Analysis Contraception

The ‘Pullout Generation’ Is Here. What Do Sex Educators Think?

Martha Kempner

The Internet has been abuzz this week with talk of the "pullout generation"—women who eschew modern birth control methods in favor of "coitus interruptus." It's a method that has been around since the dawn of time and has likely averted millions of pregnancies, but is it really good enough?

An article published last week on New York Magazine‘s The Cut is making waves among feminists and sex educators alike, as it describes a new generation of women unapologetically using withdrawal as their primary method of contraception. Though the headline dubs these women the “pullout generation,” writer Ann Friedman talks mostly about a specific subset of women: 30-somethings in long-term relationships who have been having sex with the same man for years, trust him, and are less than terrified of getting pregnant. These women are tired of the pill and other hormonal methods, skeptical of intrauterine devices (IUDs), and dislike condoms. So they arm themselves with period tracker apps that let them know what days not to have pullout sex, condoms so they can have sex on those days, and packets of emergency contraception in case something goes wrong.

These women seem to have done exactly what I hope every student of sexuality education would be able to do: apply what they have learned about efficacy rates and side effects to their own relationships and lifestyles and come away with the birth control method they think is best for them. So why does their decision make the sex educator in me so uncomfortable? Does withdrawal really work well enough to be someone’s primary method of contraception? And even if it works well, shouldn’t we be steering women toward methods that work even better?

Does It Really Work?

Withdrawal has been around for as long as people have been inserting Tab A into Slot B, but since the advent of more modern methods, from condoms to pills to IUDs, it’s been widely thought of as a non-method—what people do when they don’t have any real birth control around. Recent research, however, suggests that it might be somewhat more effective than that.

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Contraceptive efficacy can be confusing because of the way researchers calculate and explain it. Though it is often expressed as a percentage of failures, it doesn’t mean how often a method will fail during sex. Instead it comes down to the math problem, “If 100 couples use method X as their primary method of birth control, how many of them will get pregnant within the first year?” With every method, there are two answers to this question: the one for couples who use the method consistently (every time) and correctly (the right way), and the one for couples who get a little sloppy. The pill, for example, has a 0.3 percent failure rate, which means that fewer than one couple out of 100 who use the pill perfectly would get pregnant in the first year. Of course, people may forget to fill their prescription on time or miss a few nights one month. Under these typical conditions, nine out of 100 couples using the pill would get pregnant in the first year. For comparison’s sake, it’s good to remember that 85 couples out of 100 who use no method of contraception will get pregnant in the first year.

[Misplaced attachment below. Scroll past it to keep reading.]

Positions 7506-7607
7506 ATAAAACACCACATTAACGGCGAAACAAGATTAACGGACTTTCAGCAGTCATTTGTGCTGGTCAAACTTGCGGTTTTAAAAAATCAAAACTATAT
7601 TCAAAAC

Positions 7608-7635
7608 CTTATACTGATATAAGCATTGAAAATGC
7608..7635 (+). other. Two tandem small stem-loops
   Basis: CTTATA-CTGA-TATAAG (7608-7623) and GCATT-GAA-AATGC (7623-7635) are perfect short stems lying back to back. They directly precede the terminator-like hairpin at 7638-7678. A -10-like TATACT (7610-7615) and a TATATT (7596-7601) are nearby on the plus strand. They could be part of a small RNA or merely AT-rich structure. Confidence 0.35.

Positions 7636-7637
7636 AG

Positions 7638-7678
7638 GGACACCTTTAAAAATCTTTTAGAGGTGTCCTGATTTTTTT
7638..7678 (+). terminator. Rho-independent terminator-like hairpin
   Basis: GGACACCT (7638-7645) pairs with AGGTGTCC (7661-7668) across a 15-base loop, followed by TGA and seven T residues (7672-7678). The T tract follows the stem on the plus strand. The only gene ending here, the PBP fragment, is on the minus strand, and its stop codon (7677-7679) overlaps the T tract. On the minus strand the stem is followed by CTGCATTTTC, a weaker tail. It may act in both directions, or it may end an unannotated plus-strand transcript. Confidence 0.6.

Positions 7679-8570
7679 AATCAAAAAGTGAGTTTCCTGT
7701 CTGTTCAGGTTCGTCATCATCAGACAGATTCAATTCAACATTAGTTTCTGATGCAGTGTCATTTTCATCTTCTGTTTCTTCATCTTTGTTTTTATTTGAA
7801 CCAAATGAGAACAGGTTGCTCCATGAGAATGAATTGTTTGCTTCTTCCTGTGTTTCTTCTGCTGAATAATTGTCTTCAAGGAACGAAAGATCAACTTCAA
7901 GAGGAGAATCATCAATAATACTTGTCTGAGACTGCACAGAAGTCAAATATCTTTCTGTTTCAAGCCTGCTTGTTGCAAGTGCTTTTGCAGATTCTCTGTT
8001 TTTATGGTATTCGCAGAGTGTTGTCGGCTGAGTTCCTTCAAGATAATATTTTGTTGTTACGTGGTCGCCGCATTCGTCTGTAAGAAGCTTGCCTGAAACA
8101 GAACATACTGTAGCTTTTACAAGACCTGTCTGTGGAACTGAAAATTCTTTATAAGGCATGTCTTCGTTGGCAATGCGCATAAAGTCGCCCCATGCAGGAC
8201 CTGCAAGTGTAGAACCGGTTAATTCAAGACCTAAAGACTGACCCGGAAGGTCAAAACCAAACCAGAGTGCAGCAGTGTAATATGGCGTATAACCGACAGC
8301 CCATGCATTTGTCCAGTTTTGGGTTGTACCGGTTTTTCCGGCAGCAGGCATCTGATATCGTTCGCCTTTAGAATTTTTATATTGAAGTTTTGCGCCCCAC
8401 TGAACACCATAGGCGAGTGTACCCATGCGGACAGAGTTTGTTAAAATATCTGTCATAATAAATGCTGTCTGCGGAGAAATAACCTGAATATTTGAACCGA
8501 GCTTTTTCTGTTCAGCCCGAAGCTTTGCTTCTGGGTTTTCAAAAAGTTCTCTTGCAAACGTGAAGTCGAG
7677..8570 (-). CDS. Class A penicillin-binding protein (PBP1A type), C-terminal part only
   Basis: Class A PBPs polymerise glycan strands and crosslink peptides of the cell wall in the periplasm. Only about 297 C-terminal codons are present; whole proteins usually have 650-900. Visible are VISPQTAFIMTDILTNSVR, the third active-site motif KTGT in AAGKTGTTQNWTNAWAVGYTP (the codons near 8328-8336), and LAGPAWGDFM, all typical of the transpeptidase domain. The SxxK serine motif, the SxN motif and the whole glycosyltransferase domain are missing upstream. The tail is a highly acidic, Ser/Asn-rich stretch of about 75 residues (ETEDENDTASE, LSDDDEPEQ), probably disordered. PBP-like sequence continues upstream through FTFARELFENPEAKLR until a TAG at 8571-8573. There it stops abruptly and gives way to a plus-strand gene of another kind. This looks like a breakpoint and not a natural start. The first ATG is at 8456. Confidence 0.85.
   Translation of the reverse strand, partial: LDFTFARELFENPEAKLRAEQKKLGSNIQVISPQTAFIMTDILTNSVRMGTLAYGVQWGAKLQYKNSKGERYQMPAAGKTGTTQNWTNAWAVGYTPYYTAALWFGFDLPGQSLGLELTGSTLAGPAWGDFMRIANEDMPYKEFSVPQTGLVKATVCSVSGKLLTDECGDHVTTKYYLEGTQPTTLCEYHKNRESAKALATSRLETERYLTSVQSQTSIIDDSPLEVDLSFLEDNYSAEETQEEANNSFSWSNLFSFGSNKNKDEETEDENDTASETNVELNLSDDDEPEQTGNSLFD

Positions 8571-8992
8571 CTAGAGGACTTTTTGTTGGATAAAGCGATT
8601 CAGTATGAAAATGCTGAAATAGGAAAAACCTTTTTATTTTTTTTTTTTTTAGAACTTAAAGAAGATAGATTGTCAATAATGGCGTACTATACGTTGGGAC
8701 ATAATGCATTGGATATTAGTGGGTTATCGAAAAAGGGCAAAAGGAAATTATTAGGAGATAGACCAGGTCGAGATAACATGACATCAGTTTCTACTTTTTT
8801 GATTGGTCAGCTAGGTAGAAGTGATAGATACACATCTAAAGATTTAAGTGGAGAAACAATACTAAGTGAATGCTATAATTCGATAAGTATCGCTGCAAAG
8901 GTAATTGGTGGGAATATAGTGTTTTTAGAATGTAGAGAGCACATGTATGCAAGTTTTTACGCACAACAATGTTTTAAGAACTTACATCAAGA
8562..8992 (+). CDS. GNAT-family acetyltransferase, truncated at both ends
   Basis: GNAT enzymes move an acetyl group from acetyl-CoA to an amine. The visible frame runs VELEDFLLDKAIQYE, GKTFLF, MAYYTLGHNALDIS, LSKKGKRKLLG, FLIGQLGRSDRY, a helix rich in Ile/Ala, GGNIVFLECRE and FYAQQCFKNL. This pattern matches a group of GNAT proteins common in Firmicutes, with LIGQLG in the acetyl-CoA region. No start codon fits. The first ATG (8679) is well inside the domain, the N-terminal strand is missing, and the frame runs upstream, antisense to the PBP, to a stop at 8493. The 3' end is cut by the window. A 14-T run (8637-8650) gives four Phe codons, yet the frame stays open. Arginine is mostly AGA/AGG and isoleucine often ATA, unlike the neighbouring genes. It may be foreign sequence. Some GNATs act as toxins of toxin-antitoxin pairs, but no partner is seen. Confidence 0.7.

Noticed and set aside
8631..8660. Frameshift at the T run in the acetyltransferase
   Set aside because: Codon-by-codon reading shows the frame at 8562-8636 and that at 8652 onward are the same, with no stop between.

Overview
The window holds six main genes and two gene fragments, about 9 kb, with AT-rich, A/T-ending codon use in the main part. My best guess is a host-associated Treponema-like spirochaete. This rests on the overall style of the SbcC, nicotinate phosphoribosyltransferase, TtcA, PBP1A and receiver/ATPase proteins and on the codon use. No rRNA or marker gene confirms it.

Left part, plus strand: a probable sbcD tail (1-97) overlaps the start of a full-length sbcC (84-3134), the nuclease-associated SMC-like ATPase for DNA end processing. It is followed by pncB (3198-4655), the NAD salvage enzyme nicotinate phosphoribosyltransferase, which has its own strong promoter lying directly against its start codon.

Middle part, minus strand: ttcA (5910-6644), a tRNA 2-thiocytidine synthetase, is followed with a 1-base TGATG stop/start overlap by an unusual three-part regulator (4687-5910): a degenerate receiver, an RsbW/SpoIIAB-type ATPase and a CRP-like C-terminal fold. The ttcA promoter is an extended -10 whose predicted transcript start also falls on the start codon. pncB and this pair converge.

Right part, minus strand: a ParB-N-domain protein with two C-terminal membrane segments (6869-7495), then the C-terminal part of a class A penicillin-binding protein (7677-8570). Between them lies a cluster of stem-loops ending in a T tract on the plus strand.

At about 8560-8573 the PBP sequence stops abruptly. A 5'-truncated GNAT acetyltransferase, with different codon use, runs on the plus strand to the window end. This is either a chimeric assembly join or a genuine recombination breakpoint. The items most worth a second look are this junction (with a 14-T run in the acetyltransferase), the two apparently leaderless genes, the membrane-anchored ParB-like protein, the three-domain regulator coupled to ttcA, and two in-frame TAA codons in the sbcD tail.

The take-away message from recent research on withdrawal is that it is almost as effective as condoms in preventing pregnancy. If used perfectly, two out of 100 couples who use condoms will get pregnant in the first year, compared to four who use withdrawal. For couples using these methods sporadically or incorrectly, the numbers are, unsurprisingly, worse—about 17 couples who use condoms will get pregnant in a given year, as will 18 couples using withdrawal. Moreover, in a 2009 article, Rachel K. Jones and colleagues at the Guttmacher Institute argued that because of the way usage questions are asked and the perception of withdrawal as a “non-method,” its use is likely underestimated, which may interfere with researchers’ ability to accurately calculate efficacy. As Jones told Rewire in an email, “There’s no denying that it substantially reduces the risk of pregnancy.”